Luck has been regarded as the top prospect in the draft for some time. And the Colts were expected to draft him even before they parted ways with Peyton Manning.
Griffin said Thursday that he hasn’t heard from the Redskins and “neither have my agents.” He said he was aware of the development, first reported by ESPN Thursday morning, but wasn’t going to comment because it hadn’t been confirmed publicly.
The Redskins believe that either Luck or Griffin would solve their long-standing woes at quarterback and are content to take whichever player the Colts don’t select.
Indianapolis General Manager Ryan Grigson said Wednesday that his team had settled on its selection in the draft. “We’ve known for a little while. We’ve done all our due diligence,” Grigson told reporters. “Unless there’s an unforeseen problem or something like that, we know what we’re doing.”
Griffin said in an interview earlier this week that he was nervous about the draft until the Redskins traded three first-round picks and a second-round pick to the St. Louis Rams to secure the second overall selection.
“Once the trade happened, it kind of settled me down to where it’s one or the other,” he said. “I’m either going to Indianapolis or going to Washington, D.C. It makes it a lot easier, and you kind of feel like you know where you’re going to go.”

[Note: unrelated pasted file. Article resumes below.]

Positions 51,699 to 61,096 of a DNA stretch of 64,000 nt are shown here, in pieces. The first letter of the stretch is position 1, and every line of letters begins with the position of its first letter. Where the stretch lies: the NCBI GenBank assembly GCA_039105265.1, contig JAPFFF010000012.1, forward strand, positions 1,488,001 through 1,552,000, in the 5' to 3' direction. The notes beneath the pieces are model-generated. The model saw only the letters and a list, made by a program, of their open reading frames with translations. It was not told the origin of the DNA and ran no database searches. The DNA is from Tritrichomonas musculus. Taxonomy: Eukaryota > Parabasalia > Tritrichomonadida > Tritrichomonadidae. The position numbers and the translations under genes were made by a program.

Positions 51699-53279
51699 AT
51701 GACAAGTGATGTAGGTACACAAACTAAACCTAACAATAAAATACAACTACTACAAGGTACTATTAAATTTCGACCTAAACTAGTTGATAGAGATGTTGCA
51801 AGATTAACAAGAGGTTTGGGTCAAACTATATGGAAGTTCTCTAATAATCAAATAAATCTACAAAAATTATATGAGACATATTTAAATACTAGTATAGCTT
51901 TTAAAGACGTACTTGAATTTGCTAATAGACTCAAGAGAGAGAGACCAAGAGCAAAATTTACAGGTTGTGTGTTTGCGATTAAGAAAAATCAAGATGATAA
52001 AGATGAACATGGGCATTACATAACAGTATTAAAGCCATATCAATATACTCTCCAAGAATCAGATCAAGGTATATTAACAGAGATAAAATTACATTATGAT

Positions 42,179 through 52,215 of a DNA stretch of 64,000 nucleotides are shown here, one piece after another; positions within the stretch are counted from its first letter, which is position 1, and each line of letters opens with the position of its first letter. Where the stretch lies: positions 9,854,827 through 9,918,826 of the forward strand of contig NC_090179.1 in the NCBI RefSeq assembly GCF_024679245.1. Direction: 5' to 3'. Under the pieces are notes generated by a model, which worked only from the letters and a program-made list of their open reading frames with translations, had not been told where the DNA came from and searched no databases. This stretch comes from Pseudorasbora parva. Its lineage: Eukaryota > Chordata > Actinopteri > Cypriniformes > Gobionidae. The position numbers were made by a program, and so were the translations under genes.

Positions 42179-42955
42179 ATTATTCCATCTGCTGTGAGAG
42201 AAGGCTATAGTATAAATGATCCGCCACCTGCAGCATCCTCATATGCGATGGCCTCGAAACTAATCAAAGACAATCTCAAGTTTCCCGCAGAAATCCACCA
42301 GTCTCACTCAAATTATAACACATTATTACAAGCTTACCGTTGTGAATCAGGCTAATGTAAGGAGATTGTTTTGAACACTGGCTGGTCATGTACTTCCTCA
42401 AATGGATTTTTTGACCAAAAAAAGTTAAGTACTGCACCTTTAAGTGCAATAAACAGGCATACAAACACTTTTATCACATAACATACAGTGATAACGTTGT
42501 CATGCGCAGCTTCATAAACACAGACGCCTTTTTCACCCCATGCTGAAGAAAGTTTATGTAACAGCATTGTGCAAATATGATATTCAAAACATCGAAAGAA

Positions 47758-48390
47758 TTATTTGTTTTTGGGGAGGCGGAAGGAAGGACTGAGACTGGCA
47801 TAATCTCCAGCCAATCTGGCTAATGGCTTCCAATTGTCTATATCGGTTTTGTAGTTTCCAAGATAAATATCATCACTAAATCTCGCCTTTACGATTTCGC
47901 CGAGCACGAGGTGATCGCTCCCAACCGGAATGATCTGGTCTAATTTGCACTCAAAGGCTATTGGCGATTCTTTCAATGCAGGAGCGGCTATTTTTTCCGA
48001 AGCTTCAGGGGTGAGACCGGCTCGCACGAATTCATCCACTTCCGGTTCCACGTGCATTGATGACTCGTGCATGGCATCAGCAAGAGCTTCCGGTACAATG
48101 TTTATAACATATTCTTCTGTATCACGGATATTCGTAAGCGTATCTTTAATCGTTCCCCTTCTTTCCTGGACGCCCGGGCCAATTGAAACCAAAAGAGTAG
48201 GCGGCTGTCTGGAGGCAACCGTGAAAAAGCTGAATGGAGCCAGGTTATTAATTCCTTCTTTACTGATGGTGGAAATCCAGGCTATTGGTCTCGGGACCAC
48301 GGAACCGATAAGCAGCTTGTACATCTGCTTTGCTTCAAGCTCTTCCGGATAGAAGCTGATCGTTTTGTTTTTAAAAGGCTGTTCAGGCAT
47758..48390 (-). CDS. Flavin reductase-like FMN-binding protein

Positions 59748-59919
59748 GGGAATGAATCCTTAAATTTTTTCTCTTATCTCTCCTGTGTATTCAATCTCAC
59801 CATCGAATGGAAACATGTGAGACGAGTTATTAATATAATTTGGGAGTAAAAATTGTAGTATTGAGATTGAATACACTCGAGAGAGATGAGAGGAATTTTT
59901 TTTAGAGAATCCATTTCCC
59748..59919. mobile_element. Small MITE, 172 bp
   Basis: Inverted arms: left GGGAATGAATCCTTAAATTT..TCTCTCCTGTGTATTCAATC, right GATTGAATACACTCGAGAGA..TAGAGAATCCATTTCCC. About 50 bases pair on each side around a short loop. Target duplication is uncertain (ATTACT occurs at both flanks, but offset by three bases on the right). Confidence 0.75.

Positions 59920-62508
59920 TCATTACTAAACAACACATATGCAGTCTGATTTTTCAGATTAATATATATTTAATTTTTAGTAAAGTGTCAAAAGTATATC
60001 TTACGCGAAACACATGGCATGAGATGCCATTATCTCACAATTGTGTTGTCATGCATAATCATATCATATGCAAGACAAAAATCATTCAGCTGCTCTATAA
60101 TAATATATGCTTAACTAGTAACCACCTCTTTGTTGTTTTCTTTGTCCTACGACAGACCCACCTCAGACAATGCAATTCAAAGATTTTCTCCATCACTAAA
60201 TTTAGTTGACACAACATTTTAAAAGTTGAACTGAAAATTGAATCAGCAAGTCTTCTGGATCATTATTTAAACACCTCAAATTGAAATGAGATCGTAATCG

Griffin has met several times this month with members of the Redskins’ front office and coaching staff as they get to know one another. Griffin said he’s familiar with this area even though he’s from Texas. He has a grandmother in Richmond, a sister in Philadelphia and a cousin at Howard University.
“I’ve got connections there. It’ll be really cool,” he said. “Maybe me and the president can actually live up to that deal we made. I challenged him to a basketball game, but he said he wouldn’t play against me, he’d play with me. So 2-on-2, whoever wants it, let’s go.” Griffin met President Obama at the National Prayer Breakfast in February.
He said he doesn’t think he’d have a problem making the Washington area his home.
“Having lived in so many different places, you just go in it, see what’s going on and you find your niche,” said Griffin, whose family moved often because his parents were in the military. “And just not where you fit in. You just try to make your niche who you are. If you’re a cool, calm, laid-back person, you go into that niche. And that’s what I’m looking forward to doing and building that leadership with the team I go to.”
Staff Writer Mark Maske contributed to this report.